By Rebecca A. Schriner | Echo
Turn time back to Friday, Feb. 12-Community Outreach Chapel. This once-a-semester chapel session "encourages" students to join community involvement groups, such as Basics, ReaLife and Red Barn.
I did not feel encouraged.
Despite Jeffry Cramer's anti-guilt message, I left that chapel session feeling guilty. Guilty that, as a senior, I haven't been able to participate in these programs-that though these leaders say, "You can make time. No one is that busy," I can't fit their times into my schedule. I felt so guilty that for the days following this chapel I tried to find any holes in my schedule to fit in outreach time. I couldn't, and I felt horrible.
But I shouldn't.
And neither should you.
Outreach programs do incredible things in our community. If you have the time to serve in any of these organizations, I encourage you to join them.
But for those who, like me, can't commit, don't feel bad. There are other ways to serve Grant County.
1 Peter 4:10 says, "Each of you should use whatever gift you have received to serve others, as faithful stewards of God's grace in its various forms." Each of our gifts (and schedules) is unique. Taylor's student teachers serve the community in local schools; Chorale students sing in local churches.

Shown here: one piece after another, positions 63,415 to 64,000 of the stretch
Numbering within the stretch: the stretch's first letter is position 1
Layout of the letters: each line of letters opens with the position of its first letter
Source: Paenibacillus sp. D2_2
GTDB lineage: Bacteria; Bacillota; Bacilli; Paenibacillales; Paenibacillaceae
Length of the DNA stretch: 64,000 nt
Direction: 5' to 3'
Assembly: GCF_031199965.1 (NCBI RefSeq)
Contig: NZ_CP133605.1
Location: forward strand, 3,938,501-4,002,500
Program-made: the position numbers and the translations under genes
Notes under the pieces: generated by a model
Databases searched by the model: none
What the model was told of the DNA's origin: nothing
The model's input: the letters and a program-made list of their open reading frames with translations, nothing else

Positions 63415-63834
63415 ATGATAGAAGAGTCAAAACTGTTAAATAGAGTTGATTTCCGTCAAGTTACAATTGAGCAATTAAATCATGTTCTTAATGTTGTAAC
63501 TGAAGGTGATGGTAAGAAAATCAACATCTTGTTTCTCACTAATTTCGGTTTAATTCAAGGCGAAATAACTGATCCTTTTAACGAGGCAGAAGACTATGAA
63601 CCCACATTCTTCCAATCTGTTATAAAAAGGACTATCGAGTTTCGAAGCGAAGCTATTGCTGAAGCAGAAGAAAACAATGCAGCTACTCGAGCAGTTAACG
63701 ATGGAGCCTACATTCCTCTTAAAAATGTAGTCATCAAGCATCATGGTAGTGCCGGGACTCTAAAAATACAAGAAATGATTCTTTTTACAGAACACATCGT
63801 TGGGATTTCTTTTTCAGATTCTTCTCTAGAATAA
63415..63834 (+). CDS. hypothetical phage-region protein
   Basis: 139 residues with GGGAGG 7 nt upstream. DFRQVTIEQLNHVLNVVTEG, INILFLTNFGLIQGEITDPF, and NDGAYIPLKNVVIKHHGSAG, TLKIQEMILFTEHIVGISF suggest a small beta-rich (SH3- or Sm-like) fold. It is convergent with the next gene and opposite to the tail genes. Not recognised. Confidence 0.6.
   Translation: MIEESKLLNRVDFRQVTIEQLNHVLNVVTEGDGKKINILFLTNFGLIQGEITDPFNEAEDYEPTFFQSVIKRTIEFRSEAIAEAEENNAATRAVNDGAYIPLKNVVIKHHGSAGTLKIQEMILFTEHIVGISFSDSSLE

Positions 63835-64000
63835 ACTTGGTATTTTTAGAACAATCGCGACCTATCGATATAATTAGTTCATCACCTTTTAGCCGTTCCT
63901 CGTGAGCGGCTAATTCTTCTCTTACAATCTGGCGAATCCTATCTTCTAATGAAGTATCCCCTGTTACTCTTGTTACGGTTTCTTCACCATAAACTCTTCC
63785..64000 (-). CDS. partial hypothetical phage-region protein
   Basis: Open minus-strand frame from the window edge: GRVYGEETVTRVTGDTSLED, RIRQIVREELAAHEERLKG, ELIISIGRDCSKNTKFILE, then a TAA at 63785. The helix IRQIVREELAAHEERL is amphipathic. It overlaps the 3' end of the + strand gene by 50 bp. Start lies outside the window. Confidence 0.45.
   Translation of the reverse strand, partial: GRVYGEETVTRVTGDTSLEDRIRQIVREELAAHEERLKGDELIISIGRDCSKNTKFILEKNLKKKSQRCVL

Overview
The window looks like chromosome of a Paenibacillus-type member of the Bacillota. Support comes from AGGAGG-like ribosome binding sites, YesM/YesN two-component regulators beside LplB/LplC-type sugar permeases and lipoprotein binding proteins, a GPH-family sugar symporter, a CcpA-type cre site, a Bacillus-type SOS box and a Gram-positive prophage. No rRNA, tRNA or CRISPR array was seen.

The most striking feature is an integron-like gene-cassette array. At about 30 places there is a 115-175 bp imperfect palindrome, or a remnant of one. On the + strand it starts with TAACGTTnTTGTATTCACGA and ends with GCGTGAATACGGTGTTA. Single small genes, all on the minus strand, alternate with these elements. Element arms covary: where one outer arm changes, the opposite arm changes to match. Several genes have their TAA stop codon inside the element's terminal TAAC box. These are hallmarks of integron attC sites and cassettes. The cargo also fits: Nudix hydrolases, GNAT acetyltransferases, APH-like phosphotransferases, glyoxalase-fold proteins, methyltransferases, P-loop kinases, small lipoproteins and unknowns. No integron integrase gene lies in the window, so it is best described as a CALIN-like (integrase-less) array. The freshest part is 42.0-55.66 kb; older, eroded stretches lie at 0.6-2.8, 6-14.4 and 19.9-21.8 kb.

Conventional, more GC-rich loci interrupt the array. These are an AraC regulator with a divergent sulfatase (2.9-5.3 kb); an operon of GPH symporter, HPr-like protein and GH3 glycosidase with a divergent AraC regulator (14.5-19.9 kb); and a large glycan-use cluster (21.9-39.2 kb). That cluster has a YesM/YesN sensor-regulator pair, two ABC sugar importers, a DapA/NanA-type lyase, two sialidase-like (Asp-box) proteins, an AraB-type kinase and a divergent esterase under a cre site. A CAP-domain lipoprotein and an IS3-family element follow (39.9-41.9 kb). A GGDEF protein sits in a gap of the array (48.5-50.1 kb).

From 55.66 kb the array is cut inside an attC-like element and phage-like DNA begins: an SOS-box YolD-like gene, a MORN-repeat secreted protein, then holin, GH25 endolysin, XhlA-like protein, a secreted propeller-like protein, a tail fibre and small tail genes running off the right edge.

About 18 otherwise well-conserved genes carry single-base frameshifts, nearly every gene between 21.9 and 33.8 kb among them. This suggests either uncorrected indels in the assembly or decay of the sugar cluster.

Maybe none of the community outreach groups fits your gifts. Then create your own way to serve. Tutor at a local elementary school if you're good with kids. Get involved in your church family-there's always someone in need. Perhaps go to Ivanhoes and just talk to people. Create relationships you normally wouldn't.
Excuse my Taylor cliché, but be intentional.
Outreach doesn't have to be evangelism. If you go out to spread God's Word, good for you; but if you want to reach a community, get to know the people. Sometimes we need to listen to people without trying to change them. If the opportunity arises, you can bring up your beliefs, but don't press. No one enjoys feeling attacked by religion.
Personally, I am a server at Cracker Barrel in Gas City. My gift is relating to community members through service. No, it's not a volunteer position, but you don't have to be volunteering to serve. Every time I go into work, I put on a smile. I talk to my coworkers about issues in their home lives and give advice. I build relationships with community members and touch lives that I couldn't any other way. Not everyone is a Christian, and I have had incredible opportunities to share my beliefs with my non-Christian customers and coworkers.
We, as Christian millennials, should take community outreach upon ourselves. Do whatever you can to serve your neighbors. Join one of these groups if you can. But don't feel guilty if you can't.